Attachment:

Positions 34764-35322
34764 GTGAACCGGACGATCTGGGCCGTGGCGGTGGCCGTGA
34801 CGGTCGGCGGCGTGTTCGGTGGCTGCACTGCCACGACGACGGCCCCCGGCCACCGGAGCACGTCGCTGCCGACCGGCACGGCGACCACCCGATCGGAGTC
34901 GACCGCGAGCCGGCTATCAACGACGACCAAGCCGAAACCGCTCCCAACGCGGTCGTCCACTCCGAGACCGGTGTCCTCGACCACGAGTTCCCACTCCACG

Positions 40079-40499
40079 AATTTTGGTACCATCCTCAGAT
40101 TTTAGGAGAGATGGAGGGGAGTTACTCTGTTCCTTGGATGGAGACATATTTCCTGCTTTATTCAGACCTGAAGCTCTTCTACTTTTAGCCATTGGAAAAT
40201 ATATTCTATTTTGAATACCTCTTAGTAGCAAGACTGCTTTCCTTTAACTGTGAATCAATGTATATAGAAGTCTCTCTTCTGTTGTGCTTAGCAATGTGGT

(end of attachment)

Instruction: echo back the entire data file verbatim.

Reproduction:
Positions 34764-35322
34764 GTGAACCGGACGATCTGGGCCGTGGCGGTGGCCGTGA
34801 CGGTCGGCGGCGTGTTCGGTGGCTGCACTGCCACGACGACGGCCCCCGGCCACCGGAGCACGTCGCTGCCGACCGGCACGGCGACCACCCGATCGGAGTC
34901 GACCGCGAGCCGGCTATCAACGACGACCAAGCCGAAACCGCTCCCAACGCGGTCGTCCACTCCGAGACCGGTGTCCTCGACCACGAGTTCCCACTCCACG

Positions 40079-40499
40079 AATTTTGGTACCATCCTCAGAT
40101 TTTAGGAGAGATGGAGGGGAGTTACTCTGTTCCTTGGATGGAGACATATTTCCTGCTTTATTCAGACCTGAAGCTCTTCTACTTTTAGCCATTGGAAAAT
40201 ATATTCTATTTTGAATACCTCTTAGTAGCAAGACTGCTTTCCTTTAACTGTGAATCAATGTATATAGAAGTCTCTCTTCTGTTGTGCTTAGCAATGTGGT